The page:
Photo: General Motors

After months of uncertainty regarding General Motors’ “unallocated” Detroit-Hamtramck Assembly in Detroit, Michigan, there’s finally official word on the plant’s future. Today, the automaker announced Detroit-Hamtramck will serve as its first, fully dedicated electric vehicle assembly plant.

GM is investing $2.2 billion in Detroit-Hamtramck to build “a variety” of fully electric trucks and SUVs, the automaker confirmed via a press release today. We can expect to see the automaker’s first all-electric pickup start production in late 2021. Production of the Cruise Origin, GM’s self-driving shuttle bus that was announced last week, will follow after that.

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Once the plant is fully operational, GM claims it will create over 2,200 jobs. Additionally, it will invest another $800 million in supplier tooling and other endeavors related to launching the electric trucks. Upgrades including new machines, conveyors, controls and tooling will be added to Detroit-Hamtramck’s paint and body shops and general assembly area.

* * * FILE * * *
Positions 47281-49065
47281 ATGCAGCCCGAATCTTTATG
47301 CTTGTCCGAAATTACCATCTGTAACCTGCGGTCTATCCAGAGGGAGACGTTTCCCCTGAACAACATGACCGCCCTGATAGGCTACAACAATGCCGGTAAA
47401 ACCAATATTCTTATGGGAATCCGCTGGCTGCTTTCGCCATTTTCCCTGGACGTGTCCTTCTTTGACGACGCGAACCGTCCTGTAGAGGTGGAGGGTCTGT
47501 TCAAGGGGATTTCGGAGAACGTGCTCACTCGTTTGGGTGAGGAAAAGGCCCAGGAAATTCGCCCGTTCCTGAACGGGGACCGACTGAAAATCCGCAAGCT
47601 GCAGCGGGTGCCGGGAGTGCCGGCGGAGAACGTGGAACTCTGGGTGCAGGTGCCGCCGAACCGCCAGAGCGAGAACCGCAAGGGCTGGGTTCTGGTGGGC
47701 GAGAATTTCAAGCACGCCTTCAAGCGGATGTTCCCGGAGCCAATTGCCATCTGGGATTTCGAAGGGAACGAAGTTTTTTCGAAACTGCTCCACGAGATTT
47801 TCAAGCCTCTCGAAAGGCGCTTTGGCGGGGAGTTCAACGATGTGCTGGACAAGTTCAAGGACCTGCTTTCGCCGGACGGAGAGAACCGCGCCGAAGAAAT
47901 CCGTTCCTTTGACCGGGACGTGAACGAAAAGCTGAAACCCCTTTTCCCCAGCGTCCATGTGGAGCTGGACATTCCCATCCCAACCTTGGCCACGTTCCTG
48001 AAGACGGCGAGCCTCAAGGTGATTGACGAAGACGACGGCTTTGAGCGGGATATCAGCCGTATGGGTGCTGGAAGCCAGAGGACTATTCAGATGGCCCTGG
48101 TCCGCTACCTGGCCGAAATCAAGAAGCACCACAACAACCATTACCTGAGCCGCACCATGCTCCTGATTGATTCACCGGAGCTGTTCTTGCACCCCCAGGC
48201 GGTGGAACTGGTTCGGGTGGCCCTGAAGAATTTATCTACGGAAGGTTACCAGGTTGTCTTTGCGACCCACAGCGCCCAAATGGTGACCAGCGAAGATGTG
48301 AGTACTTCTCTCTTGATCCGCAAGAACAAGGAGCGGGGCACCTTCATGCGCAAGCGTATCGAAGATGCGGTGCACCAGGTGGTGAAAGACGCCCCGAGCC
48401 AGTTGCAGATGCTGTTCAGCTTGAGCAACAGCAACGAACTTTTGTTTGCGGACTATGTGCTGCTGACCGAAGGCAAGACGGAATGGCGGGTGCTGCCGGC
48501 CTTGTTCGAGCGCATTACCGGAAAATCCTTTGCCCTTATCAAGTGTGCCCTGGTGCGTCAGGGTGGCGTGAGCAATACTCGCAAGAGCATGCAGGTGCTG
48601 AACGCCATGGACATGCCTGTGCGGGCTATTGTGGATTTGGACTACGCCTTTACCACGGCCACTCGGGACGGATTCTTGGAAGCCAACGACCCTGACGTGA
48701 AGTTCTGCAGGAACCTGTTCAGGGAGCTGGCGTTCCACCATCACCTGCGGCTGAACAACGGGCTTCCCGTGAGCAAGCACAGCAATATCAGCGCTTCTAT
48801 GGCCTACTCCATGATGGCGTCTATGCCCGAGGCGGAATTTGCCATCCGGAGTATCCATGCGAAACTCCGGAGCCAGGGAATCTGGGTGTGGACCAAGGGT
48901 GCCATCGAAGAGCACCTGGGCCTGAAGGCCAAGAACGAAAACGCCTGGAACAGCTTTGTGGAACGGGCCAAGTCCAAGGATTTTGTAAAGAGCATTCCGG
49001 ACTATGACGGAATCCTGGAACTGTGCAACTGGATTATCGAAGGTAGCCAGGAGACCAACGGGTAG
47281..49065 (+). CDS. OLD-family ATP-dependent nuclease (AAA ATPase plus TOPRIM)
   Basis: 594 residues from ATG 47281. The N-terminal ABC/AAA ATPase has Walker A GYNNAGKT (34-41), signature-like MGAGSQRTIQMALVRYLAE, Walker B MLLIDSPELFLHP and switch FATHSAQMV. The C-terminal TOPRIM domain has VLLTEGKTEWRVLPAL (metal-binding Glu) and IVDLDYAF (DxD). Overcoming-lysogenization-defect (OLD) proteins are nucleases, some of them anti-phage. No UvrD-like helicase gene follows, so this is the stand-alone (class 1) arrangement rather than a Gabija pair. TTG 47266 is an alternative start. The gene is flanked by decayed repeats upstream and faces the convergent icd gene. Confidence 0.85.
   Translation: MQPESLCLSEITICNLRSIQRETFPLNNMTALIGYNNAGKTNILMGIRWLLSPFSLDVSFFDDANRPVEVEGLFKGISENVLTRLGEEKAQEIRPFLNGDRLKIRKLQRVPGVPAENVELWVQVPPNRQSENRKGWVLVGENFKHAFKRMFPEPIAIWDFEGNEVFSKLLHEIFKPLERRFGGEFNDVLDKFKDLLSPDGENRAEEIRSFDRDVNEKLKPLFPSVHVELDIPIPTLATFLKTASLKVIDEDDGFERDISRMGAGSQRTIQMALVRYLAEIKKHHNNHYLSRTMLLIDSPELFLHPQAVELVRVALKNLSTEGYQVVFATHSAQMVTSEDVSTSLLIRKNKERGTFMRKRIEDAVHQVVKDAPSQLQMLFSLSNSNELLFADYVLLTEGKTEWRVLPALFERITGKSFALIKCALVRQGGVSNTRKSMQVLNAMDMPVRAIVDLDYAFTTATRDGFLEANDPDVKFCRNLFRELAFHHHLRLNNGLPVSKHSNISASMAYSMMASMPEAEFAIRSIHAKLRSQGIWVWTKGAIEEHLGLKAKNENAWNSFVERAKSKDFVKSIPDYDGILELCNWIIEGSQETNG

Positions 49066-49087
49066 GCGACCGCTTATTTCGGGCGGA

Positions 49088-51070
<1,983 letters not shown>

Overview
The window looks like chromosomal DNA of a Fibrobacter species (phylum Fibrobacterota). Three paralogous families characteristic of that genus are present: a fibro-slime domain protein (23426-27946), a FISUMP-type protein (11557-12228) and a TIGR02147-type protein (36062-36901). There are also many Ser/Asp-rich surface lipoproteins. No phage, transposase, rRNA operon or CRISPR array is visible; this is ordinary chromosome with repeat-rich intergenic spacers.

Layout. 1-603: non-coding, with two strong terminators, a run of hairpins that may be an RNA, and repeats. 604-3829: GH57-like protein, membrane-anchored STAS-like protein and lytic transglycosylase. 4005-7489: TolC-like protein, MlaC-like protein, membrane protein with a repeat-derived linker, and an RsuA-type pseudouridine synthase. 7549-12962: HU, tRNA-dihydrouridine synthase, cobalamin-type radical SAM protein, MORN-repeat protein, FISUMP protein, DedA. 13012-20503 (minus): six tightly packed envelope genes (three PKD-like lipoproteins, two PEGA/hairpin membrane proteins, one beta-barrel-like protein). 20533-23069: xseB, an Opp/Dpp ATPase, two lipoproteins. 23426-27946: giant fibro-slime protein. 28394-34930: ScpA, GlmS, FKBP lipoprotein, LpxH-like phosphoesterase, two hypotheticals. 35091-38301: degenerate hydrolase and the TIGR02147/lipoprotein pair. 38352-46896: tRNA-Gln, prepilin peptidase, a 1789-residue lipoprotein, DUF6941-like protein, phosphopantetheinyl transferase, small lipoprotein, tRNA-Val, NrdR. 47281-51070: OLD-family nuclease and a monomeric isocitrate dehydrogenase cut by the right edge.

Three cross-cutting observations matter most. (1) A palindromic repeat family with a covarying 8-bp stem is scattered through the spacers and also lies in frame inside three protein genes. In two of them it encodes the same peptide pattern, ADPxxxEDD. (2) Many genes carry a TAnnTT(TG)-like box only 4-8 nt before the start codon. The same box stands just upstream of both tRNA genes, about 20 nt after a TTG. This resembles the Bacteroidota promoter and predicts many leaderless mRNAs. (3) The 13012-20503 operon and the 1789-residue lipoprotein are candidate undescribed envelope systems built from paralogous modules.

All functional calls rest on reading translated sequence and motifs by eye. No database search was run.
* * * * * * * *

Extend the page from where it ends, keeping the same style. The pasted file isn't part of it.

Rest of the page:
Last December, we reported a rumor that South Korean chemical company LG Chem had plans to invest $916 million in an EV battery joint venture with GM. Today, GM also stated LG Chem is actually investing $2.3 billion to produce battery cells in Lordstown, Ohio. Those battery cells will supply the EVs made at Detroit-Hamtramck.

GM didn’t name any specific EV models it plans to build at Detroit-Hamtramck; however, other rumors have claimed the so-called BT1 electric truck and SUV program will include a new and dedicated EV architecture, including a skateboard-design chassis.

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“When the plant reaches full production in 2024, it is expected to build about 80,000 electric vehicles a year,” the unnamed sources told Reuters last October. Also, an all-electric revival of the Hummer brand is apparently “under consideration.”

Writer at Jalopnik and consumer of many noodles.

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